The projects of Estonian defence industry companies received EUR 6 million from Europe



Seven projects involving the participation of Estonian defence industry companies received EUR 6 million from the European Defence Industrial Development Programme (EDIDP) to develop new technological solutions. The Estonian state is providing almost EUR 500,000 in financing for the projects.

Minister of Defence Kalle Laanet noted that, above all, participation in European Union research and development cooperation projects gives the domestic defence industry the opportunity to develop important military technologies for Estonia and to develop our economy.

“Opportunities for Estonian research institutions and companies to participate in important defence research and development projects, along with access by our defence industry companies to international supply chains, will improve,” said Laanet.

He added that the regional dimension was especially important to Estonia this year. “Many projects are being implemented in co-operation with our neighbours in the Baltic Republics and the Nordic countries, which enables joint procurement and the development of joint capabilities to take place in co-operation with other Baltic Republics and the Nordic countries, taking into account the needs of the Baltic Sea region,” stated Laanet.

The coastal radar project PADIC is borne from co-operation between Estonia, Sweden and Finland. The development of an armoured vehicle suitable for the region’s climatic conditions is taking place in cooperation with Finland within the framework of project FAMOUS. The development of capabilities to combat cyber-attacks, CYBER4DE, will be created in part with countries bordering Russia.

Laanet emphasised that due to the development of the defence industry, the defence capabilities of both Estonia and Europe as a whole will be strengthened – fragmentation will decrease, as the choice of providers and availability of competitive products in the EU market expands, and dependence on third country technologies and equipment decreases.

In projects involving Cybernetica, Talgen Cybesecurity, Criffin R&D, CAFA Tech, Rantelon, Defsecintel Solutions and Marduk Technologies, a mobile tool for rapidly responding to cyber-attacks and a trauma care simulator for medical crews will be developed, along with capabilities to automate the detonation of sea mines, passive sensor based radar technology and an integrated anti-drone solution and battle command system technology based on artificial intelligence. Also being studied are the technological possibilities for the development of a new generation of land vehicles operating in complex terrain and climate conditions.

Overview of winning projects

  • The Future Highly Mobile Augmented Armoured System (FAMOUS) is a Finnish-initiated and led project, the goal of which is to conduct a feasibility study for the development of a new generation of armoured land vehicles suitable for use in extreme climatic and off-road conditions. The project FAMOUS consortium is led by Patria. Among Estonian companies, Cybernetica is an industrial partner.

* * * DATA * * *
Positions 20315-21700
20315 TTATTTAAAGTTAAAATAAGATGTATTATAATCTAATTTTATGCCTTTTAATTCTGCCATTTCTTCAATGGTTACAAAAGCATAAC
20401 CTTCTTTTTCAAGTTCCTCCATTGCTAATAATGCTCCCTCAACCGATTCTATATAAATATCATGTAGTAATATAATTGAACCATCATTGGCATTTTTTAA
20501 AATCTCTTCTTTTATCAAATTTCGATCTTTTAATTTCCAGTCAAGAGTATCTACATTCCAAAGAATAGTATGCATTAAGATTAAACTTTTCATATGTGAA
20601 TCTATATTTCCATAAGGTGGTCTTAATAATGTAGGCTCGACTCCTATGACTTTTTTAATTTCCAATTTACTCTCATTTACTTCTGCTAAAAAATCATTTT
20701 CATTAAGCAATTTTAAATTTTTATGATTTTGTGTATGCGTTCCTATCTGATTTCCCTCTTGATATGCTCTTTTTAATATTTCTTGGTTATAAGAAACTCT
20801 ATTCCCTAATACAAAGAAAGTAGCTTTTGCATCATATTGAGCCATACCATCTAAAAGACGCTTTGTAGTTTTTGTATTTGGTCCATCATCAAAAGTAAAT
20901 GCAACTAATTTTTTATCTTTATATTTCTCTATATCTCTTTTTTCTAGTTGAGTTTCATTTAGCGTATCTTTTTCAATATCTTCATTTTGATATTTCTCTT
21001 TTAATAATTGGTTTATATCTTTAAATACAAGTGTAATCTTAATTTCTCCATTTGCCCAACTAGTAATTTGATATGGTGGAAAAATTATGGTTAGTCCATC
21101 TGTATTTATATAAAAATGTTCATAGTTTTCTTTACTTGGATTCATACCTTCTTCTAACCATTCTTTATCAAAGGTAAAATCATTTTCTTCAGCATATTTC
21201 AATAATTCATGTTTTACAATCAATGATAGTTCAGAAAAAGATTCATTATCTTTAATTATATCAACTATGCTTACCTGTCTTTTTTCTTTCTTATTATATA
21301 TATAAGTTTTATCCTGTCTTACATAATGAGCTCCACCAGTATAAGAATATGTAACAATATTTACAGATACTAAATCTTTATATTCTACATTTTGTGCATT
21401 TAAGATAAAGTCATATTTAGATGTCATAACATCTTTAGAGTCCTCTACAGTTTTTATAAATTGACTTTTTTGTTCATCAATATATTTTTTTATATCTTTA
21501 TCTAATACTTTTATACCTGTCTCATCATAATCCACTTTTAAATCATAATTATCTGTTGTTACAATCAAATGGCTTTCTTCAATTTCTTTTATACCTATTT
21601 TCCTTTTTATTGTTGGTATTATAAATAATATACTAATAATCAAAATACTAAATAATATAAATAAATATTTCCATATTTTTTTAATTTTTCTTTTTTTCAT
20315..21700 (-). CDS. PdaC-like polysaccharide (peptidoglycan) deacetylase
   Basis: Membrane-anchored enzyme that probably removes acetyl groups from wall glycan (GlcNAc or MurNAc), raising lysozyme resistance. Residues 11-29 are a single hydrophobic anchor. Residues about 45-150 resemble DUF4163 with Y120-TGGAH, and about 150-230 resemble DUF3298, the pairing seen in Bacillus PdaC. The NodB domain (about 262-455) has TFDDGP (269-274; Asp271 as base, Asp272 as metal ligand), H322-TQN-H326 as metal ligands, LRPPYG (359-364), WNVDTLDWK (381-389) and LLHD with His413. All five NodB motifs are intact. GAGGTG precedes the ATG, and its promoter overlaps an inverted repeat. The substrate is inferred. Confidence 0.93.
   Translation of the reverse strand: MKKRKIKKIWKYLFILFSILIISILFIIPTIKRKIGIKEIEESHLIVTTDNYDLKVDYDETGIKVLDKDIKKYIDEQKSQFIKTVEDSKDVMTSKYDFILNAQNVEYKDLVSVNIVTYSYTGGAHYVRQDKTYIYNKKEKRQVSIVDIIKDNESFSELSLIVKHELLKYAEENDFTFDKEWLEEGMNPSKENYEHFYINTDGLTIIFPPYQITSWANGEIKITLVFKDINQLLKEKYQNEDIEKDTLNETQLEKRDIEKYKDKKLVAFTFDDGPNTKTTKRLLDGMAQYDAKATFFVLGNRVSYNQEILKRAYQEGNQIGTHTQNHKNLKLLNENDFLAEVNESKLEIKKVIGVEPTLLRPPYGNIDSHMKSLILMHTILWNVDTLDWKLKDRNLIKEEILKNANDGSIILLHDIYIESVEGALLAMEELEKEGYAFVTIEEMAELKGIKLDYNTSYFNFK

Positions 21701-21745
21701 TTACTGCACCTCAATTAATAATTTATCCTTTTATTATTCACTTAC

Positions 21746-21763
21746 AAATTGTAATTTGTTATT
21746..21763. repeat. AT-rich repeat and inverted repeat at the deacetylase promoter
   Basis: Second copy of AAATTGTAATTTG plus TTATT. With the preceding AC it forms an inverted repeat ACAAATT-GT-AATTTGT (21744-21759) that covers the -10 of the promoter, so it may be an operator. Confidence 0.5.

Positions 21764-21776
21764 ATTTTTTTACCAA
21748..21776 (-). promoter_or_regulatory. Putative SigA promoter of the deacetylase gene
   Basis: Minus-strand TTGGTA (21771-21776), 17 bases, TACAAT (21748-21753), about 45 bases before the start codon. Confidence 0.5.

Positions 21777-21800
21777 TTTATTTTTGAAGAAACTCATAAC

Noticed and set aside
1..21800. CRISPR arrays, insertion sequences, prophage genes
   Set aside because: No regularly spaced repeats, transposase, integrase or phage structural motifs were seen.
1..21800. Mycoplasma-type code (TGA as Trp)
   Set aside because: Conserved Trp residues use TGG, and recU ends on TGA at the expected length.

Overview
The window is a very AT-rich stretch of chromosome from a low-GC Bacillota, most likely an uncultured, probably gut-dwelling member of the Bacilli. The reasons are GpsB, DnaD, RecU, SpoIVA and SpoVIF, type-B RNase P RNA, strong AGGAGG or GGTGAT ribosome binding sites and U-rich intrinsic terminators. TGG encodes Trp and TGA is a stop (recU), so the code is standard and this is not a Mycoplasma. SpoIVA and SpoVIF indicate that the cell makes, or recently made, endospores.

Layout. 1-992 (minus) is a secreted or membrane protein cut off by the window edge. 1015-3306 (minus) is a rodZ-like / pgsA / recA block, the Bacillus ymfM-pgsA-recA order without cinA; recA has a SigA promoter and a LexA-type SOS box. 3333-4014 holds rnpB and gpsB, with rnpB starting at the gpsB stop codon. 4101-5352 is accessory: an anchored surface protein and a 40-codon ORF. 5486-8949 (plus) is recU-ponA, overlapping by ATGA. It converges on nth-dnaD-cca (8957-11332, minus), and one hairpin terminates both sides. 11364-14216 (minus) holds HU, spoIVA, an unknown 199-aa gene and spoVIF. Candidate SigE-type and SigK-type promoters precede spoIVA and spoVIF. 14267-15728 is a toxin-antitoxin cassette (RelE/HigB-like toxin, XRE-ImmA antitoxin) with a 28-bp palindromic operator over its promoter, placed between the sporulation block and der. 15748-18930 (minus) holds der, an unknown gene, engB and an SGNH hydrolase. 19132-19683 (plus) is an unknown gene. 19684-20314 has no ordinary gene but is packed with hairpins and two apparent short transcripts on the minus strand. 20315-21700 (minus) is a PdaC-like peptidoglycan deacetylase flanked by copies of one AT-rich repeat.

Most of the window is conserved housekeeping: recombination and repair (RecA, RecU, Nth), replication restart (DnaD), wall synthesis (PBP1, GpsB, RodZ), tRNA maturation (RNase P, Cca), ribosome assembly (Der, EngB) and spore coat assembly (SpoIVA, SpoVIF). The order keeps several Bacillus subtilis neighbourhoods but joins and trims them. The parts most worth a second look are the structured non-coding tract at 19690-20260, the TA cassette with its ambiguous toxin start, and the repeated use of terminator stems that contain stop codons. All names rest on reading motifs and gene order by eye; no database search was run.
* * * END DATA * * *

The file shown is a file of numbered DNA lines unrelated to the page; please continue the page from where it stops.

• The Deployable Cyber Defence Toolbox for Cyber Rapid Response Teams (CYBER4DE) project is initiated by Lithuania, with the goal being to develop a mobile and modular cyber toolbox for response teams dealing with rapid cyber-attacks, to allow for the resolution of cyber incidents in unknown systems and different environments. Talgen Cybersecurity is the industrial partner from Estonia. In addition, Cyber Security Exercises and Training Centre CR14 has been involved in putting together training materials and conducting exercises.
  • Virtual Reality Trauma Simulator (ViReTS) is a project initiated by Latvia, which aims to create a real-time virtual simulator in which trauma patient treatment can be practiced. Criffin R&D (VR Lab) is participating as a partner from Estonia. Germany is also participating in the project.
  • Mine Risk Clearance for Europe (MIRICLE) is a Belgian-led project to develop a sea mine detonating robot. The project consortium is led by the Belgian-French company Naval Group. The Estonian company CAFA Tech is a member of the consortium. The project solves the problem of how to reduce the use of mine clearance divers (people) when installing charges on naval mines.
  • Passive Acquisition by Digital Convergence (PADIC) is a Swedish-led project for the development of passive sensor-based coastal protection radars. The PADIC project is managed by the Swedish company SAAB, accompanied by Patria, from Finland, and CAFA Tech and Rantelon, from Estonia. The passive radar solution being created is of interest to Estonia in planning our coastal protection technologies.
  • The European Union’s Transversal Approach to AI as Applied to Defence Programmes (AI4DEF) is a Danish-led project, the goal of which is the creation of a management system based on artificial intelligence solutions that provides more efficient decision support. Defsecintel Solutions, from Estonia, is involved in the project. For Estonia, the most valuable part of the project is the idea of creating an AI data centre. Until now, the problem has been that training in artificial intelligence requires large quantities of data, which small countries and small businesses find difficult to obtain. It would therefore be necessary to create a combined capacity to store and share this data.
  • The goal of the Joint European System for Countering Unmanned Air Systems (JEY-CUAS) project is the creation of an anti-drone system that integrates elements of drone detection (sensors), control and neutralisation. The result is a modular, portable and flexible architecture. Marduk Technologies, from Estonia, is involved.

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